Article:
Thursday, November 07, 2013

That Virginia "Spoiler" Thing

Since someone already brought it up, I thought I'd start a post on the Virginia gubernatorial election where the Libertarian Party candidate, Robert Sarvis, is being accused by conservatives nationwide of being the spoiler in the race. He received over 6% of the vote, which was more than the margin of victory between the Republican and Democrat. 

All I'll say now is it's rather arrogant to assume that the libertarian vote belongs to a Republican or Democrat, especially when it was widely reported both major party candidates in that race were generally not thought well of (to put it mildly). 

Reason's Nick Gillespie had a commentary out this morning addressing the spoiler issue which I pretty much agreed with, except I can't find it right now. If I find it I'll post a link here. In the meantime, here's a couple of other Reason articles on that race:

A generic Sarvis did great, piece

A Why it's Great To Have More Options piece.

Addendum: Not Gillespie's piece, but along the same lines, this writer claims Sarvis actually helped Cuccinelli. He quotes a poll that says 71 percent of the Sarvis voters would have voted for MCAuliffe had Sarvis not been in the race. 

Here's Nick Gillespie's article.


At 2:45 PM, Blogger Fred Mangels said...

democraticJon said...

Fred - any comment about the Virginia race. I think less than 2 votes separated the conservative R and the conservative D. A libertarian had 6 points. Pundits are saying he wasn't a spoiler, but that makes no sence to me. If you were in Virginia would you have voted for the libertarian? Who would have been your second choice?

At 2:46 PM, Blogger Fred Mangels said...

Not much to say about the Virginia race. The Cooch is lucky he did as well as he did. I've been hearing a bit from conservative types saying Sarvis was the "spoiler". Rather arrogant for them to assume I or any other LPers owe the Republican our vote. Some outpolling has shown Sarvis votes would have been split between the Rep and Dem.

At 2:50 PM, Anonymous Anonymous said...

Oh, that Virginia. From the title, I thought the article would be about Bass.

At 7:37 PM, Anonymous democraticJon said...

It's not that R's (or D's) are entitled to the vote - not at all.

It's about what you care about. For me for example, let's say Nader ran as a Green and both the R and the D were pretty conservative on environmental or health issues (for example) These are a couple of things that are very important to me that would sway my vote. And assume I was voting in Florida (or Virginia). But because of the system we now have, I would have to vote for the D - if for no other reason that I could not afford to put another R-nominated Judge on the Supreme Court.
I don't think the system is particularly ... good, but it's what we have and I have to vote my interests.
We have to undergo some not-so-radical changes before I would ever vote for a Green, even though I would most likely prefer their platform.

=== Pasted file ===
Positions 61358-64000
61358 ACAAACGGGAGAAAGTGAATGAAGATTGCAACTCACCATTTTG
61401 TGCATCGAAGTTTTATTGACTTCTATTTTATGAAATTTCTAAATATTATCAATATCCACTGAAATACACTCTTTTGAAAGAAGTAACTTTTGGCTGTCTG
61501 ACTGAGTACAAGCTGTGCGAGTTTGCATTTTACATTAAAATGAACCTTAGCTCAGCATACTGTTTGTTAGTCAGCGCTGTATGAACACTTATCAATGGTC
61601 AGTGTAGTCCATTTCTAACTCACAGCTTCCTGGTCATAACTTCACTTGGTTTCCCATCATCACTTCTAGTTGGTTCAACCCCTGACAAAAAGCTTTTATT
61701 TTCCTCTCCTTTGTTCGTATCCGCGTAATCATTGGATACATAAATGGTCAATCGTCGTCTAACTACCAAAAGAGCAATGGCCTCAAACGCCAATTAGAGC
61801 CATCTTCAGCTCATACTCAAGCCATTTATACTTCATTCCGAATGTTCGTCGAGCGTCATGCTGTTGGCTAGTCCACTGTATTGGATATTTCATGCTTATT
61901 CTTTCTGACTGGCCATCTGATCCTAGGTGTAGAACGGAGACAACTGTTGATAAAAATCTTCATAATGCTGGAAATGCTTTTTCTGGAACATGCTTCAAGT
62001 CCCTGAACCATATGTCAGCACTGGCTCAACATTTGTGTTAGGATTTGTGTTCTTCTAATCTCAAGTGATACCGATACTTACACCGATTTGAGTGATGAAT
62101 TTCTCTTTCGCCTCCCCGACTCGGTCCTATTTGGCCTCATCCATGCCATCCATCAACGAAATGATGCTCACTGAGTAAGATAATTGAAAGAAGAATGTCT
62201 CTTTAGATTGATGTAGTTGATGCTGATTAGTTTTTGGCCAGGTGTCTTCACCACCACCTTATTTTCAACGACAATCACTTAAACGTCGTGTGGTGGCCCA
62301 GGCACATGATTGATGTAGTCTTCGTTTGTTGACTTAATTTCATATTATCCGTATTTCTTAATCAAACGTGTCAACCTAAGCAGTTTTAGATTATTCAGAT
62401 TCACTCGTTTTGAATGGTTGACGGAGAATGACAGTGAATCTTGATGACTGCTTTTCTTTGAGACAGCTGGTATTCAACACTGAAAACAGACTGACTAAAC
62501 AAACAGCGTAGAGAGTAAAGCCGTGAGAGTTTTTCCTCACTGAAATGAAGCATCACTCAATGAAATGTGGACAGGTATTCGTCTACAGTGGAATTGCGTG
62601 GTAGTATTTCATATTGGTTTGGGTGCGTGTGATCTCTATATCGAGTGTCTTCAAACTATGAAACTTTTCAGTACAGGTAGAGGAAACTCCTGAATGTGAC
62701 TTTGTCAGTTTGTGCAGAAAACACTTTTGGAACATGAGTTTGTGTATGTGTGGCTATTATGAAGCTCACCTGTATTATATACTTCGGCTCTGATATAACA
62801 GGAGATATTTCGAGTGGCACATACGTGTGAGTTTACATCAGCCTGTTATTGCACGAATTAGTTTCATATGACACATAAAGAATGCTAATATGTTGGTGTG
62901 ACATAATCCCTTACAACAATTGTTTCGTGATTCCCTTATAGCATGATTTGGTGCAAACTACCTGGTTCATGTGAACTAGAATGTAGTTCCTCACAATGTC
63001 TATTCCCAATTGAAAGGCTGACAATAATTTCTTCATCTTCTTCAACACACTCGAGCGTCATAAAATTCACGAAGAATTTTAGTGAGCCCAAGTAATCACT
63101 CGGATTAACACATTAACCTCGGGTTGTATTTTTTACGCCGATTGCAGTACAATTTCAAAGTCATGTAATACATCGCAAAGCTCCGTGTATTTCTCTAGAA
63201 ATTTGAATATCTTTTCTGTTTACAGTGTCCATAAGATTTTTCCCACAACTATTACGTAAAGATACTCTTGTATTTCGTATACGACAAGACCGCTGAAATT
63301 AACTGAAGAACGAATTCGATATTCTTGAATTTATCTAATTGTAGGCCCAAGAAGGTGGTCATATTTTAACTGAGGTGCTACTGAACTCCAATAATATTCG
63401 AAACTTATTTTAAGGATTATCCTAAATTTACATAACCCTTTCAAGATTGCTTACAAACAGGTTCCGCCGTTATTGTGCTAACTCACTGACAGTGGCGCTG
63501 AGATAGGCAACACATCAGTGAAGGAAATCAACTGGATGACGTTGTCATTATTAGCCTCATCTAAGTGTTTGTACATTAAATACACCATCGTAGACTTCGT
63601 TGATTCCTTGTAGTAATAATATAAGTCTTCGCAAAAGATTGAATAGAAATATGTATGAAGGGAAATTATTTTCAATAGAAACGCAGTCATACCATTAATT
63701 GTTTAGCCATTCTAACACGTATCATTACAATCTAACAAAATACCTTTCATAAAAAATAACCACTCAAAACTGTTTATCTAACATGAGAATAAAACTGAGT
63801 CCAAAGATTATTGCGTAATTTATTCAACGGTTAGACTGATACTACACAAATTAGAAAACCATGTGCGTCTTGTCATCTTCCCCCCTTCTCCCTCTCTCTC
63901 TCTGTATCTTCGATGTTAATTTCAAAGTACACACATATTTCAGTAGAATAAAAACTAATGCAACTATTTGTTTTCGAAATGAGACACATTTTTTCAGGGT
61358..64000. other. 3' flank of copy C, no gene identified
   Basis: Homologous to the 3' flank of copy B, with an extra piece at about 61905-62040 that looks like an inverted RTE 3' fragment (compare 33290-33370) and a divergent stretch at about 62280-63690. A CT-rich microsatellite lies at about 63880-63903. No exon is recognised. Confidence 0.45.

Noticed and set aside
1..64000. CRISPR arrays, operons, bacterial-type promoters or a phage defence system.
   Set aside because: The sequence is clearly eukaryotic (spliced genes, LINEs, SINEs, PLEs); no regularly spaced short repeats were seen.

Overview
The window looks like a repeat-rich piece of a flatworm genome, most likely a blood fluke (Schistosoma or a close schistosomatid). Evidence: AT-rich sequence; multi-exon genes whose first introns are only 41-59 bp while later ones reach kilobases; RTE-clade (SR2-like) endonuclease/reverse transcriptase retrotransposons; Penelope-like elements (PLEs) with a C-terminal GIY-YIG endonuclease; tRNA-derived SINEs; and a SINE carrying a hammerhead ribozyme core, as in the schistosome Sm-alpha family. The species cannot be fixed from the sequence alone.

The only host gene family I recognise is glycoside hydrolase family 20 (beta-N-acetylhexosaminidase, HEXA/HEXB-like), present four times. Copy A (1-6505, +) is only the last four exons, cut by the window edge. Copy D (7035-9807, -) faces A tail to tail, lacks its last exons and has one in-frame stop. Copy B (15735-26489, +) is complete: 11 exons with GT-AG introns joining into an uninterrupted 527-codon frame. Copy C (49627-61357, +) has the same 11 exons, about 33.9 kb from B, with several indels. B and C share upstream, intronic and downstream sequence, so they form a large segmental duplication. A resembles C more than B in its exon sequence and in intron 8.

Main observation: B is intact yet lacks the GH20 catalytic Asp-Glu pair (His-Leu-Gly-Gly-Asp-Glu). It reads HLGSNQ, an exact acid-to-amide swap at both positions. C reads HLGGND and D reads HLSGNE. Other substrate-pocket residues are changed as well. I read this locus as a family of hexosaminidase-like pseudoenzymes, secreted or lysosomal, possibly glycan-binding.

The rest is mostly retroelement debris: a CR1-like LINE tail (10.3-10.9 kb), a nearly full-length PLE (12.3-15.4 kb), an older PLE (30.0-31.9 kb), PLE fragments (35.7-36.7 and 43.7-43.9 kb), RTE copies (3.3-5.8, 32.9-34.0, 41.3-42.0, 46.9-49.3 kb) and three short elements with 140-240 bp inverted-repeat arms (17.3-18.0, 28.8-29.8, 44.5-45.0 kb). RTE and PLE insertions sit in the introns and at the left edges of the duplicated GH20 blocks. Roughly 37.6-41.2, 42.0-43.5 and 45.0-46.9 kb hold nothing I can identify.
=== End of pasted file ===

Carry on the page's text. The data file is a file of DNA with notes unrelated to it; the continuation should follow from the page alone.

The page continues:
Thanks for the answer btw.

At 7:49 PM, Anonymous democraticJon said...

It's great to have more options - except if voting for the other options means the person you mostly agree with loses to a guy you totally don't agree with.

Here's a quote from the second article...
"their candidates keep pressing on with a message of limited government, lower taxation and limited regulation."

He was describing a libertarian - but this IS the conservative/Republican mantra too. Just take the Republicans back like Ron Paul is trying to do.

Thanks for the answer again, we are not going to agree on this one. However, I am VERY glad I can't convince you (or more importantly libertarians in battleground states) because most votes for a Libertarian would be for a Republican anyway.

At 8:09 AM, Blogger Fred Mangels said...

As I've mentioned here before, I can vote for just as frivolous a reason as the next guy.

The last time I can remember voting for a Republican when there was a Libertarian candidate on the ballot was Frank Riggs against Democrat Michela Allioto for congress. Emil Rossi was the LP candidate in that race.

Allioto struck me as a complete airhead and scared me to death. I went ahead and voted for Riggs. Back then we had an HSU Libertarian Club. A couple of those folks told me they were scared of Allioto and voted for Riggs, too.

While my vote might go to the Republican if there was no LPer running, that's not always the case.

When Republican Lawrence Weisner ran against Mike Thompson for congress there was no LP option. This was in the run- up to Gulf War 2, or shortly after that. Weisner was certainly War Party from what he said. In that race, had I thought Weisner had any reasonable chance of winning, I might well have voted for Thompson. As it was I stood aside and didn't vote in that race.

The one time I struggled a bit with a presidential election was Bush vs. Gore. I hated Al Gore and still do. Bush seemed like a pretty decent guy to me and spoke of a gentler foreign policy and no nation building. I struggled with that one a bit but ended up voting for the LP candidate(Browne?).

I have no regrets and can't think of any Rep or Dem presidential candidate in the past 20 years I regret NOT voting for. But who knows what the future will bring?


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